The news from the Federal Reserve this week is a pause on rate hikes and while the Fed does not set these rates outright, its monetary policies and decisions inevitably echo through the housing market. This relationship has been notably evident through the 11 rate hikes since early 2022, leading to the Fed’s recent announcement of a pause in September.
A Glimmer of Hope for the Housing Market
Housing economists have found solace in this pause, with anticipations that the steep incline in mortgage rates may be nearing its terminus.
Mike Fratantoni, the Chief Economist at the Mortgage Bankers Association, states, “We anticipate a continual decline in inflation, aligning it closer to the Fed’s target. Concurrently, the job market is projected to decelerate, reflecting expectations that the Fed’s 2024 movements will be characterized by cuts instead of increments. This shift is foreseen to ameliorate affordability for prospective homebuyers.”
The Mechanisms of the Federal Reserve
The Federal Reserve delineates the borrowing expenses for short-term loans through modifications in its federal funds rate. This integral rate defines the interest paid by banks to each other for overnight reserve borrowing from the Fed.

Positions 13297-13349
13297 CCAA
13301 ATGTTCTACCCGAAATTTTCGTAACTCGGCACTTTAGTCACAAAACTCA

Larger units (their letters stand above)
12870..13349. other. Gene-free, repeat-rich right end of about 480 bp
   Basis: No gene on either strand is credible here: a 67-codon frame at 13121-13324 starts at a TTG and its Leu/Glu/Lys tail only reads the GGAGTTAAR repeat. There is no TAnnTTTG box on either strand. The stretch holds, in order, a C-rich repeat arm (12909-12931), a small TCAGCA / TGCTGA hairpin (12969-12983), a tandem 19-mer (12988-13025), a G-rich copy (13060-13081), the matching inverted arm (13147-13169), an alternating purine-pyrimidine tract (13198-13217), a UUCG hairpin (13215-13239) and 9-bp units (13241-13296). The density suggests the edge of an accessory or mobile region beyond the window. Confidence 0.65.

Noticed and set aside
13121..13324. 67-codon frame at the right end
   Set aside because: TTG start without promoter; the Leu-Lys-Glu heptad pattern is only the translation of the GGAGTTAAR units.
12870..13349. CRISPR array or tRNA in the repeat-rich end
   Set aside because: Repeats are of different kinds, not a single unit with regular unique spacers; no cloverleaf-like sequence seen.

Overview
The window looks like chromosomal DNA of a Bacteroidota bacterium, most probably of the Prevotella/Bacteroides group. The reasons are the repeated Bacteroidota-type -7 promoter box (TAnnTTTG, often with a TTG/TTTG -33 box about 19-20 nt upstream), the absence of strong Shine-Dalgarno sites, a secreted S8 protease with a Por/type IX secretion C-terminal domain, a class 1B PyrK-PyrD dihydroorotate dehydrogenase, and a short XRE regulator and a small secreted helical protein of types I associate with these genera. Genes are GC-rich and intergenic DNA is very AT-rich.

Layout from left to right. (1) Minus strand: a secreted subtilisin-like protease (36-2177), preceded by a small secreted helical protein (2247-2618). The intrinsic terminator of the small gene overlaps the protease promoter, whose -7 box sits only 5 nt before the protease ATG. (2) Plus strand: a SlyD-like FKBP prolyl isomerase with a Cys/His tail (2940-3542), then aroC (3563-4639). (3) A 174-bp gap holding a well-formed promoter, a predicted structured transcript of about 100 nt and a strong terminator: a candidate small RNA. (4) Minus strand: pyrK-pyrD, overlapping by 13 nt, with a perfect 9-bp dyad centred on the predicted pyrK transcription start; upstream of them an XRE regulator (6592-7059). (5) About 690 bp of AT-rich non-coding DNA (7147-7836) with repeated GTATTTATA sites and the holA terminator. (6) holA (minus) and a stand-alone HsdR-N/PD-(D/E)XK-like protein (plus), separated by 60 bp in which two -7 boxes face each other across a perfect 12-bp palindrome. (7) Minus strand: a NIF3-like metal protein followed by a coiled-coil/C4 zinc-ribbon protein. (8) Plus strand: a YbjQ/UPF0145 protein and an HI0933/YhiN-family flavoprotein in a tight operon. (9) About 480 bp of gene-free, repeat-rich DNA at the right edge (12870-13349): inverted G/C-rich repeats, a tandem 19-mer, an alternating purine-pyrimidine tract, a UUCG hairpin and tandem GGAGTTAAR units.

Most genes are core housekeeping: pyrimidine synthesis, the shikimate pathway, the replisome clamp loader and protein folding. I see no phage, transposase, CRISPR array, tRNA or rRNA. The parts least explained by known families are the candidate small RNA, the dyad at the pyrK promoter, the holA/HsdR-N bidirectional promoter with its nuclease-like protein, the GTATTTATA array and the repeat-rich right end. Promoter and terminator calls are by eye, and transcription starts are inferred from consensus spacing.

Since 2022, the elevation of this fundamental rate was adopted as a strategy by the Fed to mitigate inflation, inadvertently escalating the borrowing expenses for Americans.
It is crucial to note that fixed-rate mortgages, which dominate the home loan sector, do not replicate the federal funds rate. Instead, they are anchored to the 10-year Treasury yield. However, the fed funds rate does shape the contours of short-term loans like credit card rates and adjustable-rate mortgages.
The Federal Reserve also engages in the purchase and sale of debt securities, sustaining the credit flow and subsequently impacting mortgage rates.
Diverging Influences on Mortgage Rates
The intricacies of fixed-rate mortgages are inherently tied to the 10-year Treasury yield. The fluctuations in this yield reverberate through fixed-rate mortgages, although the exact mortgage rate maintains a gap with the yield. This gap has extended to 3 percentage points through much of 2023, inflating the cost of mortgages.
Mortgage rates move based on variety of factors including inflation, supply and demand balance in mortgage lending, and the secondary mortgage market dynamics.
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